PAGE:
Video of S.C. deputy throwing student to ground prompts inquiry, outrage
Authorities are investigating a classroom incident between a white sheriff's deputy and a black high school student in Columbia, S.C., in which video shows the deputy, a school resource officer, flipping the female student's desk backward and dragging her to the ground.
The Richland County sheriff has asked the FBI to investigate. School officials also say they're investigating. Columbia's Mayor Steve Benjamin also called for an independent investigation, as did the school district's Black Parents Association.
With an investigation ongoing, the deputy has been shifted to other duties and ordered not to visit any schools, according to The State newspaper.
The incident took place Monday at Spring Valley High School, after Deputy Ben Fields of the sheriff's department was called on to remove a student who had reportedly been disruptive and refused to leave the classroom.
After two separate videos of the confrontation were posted to social media, they were widely shared and drew thousands of comments online. Other recordings have since surfaced, showing the incident from more angles.
Richland County Sheriff Leon Lott has seen a video "and was very disturbed by what he saw," department spokesman Lt. Curtis Wilson tells The State. Wilson says Lott is currently out of town at a law enforcement conference.
Several students in the classroom took videos of the confrontation, which one of them says "was definitely a scary experience."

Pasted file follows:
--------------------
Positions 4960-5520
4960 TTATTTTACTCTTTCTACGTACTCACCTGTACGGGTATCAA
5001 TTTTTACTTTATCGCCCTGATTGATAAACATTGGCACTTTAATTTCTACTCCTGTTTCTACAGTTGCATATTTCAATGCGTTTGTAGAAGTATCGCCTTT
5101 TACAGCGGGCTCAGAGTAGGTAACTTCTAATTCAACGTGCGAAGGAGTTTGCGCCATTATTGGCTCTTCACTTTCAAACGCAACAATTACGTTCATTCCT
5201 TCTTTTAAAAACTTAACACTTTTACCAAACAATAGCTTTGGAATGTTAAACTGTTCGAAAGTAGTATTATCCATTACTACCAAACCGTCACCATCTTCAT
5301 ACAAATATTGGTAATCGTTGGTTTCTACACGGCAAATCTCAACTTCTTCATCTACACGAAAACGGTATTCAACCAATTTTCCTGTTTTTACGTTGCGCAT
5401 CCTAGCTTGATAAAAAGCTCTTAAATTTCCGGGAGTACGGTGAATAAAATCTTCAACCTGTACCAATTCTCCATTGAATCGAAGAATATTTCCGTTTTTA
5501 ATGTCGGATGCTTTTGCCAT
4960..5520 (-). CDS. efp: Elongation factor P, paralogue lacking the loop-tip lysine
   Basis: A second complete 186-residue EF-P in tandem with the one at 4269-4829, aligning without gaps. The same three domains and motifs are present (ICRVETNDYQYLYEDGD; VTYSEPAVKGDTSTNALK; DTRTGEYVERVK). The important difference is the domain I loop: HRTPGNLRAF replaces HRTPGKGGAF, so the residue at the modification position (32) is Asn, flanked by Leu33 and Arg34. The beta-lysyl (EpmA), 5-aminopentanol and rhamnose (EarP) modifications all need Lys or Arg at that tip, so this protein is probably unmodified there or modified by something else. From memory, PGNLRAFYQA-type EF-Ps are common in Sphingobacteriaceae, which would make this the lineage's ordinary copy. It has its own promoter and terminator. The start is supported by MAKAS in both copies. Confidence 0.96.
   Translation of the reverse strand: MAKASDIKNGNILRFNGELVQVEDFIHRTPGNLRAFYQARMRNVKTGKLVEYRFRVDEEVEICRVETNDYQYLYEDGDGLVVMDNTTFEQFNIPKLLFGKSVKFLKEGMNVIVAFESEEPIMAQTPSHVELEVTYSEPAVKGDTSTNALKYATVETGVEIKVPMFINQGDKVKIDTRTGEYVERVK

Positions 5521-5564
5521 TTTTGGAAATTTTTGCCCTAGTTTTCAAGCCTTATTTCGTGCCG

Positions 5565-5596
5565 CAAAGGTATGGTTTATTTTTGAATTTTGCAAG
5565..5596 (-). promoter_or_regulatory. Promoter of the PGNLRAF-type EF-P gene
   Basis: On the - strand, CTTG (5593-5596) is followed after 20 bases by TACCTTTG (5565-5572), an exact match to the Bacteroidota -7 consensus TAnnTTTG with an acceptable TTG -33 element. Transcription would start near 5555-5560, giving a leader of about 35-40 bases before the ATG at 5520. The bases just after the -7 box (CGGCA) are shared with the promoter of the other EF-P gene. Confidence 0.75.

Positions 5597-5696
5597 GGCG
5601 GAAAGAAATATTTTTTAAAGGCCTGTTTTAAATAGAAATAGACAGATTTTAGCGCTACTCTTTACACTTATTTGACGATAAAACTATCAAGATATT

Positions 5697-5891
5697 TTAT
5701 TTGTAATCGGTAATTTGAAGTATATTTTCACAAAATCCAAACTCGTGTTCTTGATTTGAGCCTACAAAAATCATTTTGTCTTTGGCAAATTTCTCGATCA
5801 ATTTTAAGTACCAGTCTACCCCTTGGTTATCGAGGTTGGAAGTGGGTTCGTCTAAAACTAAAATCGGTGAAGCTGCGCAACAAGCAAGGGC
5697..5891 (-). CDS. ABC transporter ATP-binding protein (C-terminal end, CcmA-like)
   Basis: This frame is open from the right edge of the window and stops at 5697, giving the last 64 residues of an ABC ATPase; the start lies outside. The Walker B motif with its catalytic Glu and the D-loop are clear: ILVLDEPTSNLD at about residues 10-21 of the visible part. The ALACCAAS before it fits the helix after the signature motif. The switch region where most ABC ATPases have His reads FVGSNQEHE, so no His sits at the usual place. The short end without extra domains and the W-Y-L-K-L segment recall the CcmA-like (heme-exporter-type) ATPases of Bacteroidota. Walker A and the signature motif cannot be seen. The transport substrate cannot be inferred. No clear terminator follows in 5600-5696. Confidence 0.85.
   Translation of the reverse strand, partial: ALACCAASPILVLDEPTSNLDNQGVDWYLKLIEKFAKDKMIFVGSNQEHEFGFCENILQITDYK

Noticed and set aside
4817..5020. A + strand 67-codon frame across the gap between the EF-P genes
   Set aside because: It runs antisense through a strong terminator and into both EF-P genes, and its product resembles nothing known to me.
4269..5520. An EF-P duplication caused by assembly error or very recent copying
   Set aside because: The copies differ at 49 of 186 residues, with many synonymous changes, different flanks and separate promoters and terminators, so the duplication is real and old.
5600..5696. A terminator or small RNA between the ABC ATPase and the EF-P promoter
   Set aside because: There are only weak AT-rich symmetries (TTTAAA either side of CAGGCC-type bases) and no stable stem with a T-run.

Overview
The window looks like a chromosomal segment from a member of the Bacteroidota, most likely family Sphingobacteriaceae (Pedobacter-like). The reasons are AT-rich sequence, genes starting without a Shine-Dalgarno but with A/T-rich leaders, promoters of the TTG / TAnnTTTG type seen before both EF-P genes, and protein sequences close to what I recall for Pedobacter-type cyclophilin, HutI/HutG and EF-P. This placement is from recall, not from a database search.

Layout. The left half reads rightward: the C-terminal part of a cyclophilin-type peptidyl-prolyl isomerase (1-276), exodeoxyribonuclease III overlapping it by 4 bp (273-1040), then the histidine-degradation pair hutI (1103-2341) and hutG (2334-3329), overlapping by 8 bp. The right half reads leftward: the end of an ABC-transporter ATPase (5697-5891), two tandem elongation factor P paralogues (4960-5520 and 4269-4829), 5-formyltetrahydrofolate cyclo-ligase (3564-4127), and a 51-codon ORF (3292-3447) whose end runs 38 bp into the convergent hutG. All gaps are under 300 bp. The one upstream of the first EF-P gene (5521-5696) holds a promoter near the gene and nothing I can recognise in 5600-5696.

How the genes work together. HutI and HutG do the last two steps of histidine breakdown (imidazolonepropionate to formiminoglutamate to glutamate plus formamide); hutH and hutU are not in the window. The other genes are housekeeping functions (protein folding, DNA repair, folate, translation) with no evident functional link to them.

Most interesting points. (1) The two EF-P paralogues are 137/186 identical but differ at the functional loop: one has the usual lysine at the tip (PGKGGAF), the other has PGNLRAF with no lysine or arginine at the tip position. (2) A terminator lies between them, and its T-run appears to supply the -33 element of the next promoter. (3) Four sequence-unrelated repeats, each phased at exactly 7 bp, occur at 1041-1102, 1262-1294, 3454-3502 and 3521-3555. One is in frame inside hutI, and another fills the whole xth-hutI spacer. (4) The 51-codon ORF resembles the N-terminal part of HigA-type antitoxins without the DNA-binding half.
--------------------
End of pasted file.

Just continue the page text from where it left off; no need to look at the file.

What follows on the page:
"I have never seen anything so nasty-looking, so sick, to the point where other students are turning away, you know, don't know what to do," student Tony Robinson Jr. tells local TV WLTX 19. "That's supposed to be somebody that's going to protect us, not somebody that we need to be scared of, or afraid."
Robinson says the incident took place around midmorning Monday, moments after the deputy was called to the classroom, a step that he says was taken after the female student refused to turn over a cellphone — first to a teacher and then to an administrator.
Robinson says he believes the deputy knew things would turn physical — he says Fields asked a neighboring student to move their desk and also removed the female student's laptop before grabbing her and pushing the desk backward.
He started recording events, Robinson tells WLTX, because he felt "this is something everybody else needs to see. This is something that, we can't just let this pass by."
In the classroom, a second student was arrested, Robinson says, for "literally saying what we were all thinking: 'This is wrong.' "
Both students were detained and charged with "disturbing schools," according to multiple local media news outlets. They were later released into their parents' custody.
If she were "disruptive" in CLASS why not call in the principal, parent /guardian not cops NO justification for children #springvalleyhigh— MichaelaAngela Davis (@MichaelaAngelaD)October 27, 2015
In recent years, Deputy Fields has been the target of two federal lawsuits, The New York Times reports.
The newspaper outlines the cases, both of which allege civil rights violations by Fields. In the most recent, filed in 2013, a former Spring Valley student said Fields unfairly targeted black students.
I fully support our police force & know many of you do too. Lets remember that supporting them means calling out bad cops. #SpringValleyHigh— Danielle Butcher (@RepublicanSass) October 27, 2015
In a statement about Monday's incident, Richland School District 2 Superintendent Debbie Hamm said: "Student safety is and always will be the district's top priority. The district will not tolerate any actions that jeopardize the safety of our students."
After making initial contact about the case with the Justice Department on Monday, Sheriff Lott filed a formal request for an investigation early Tuesday, reports local WIS TV 10.
"I'm as upset as anybody and I'm very disturbed by what I saw." Lott tells WIS. "Appropriate action is going to be taken. We're going to do it as quick as possible. This isn't something that's going to linger on for weeks, or months or even days. It's going to be done very swiftly."
— via NPR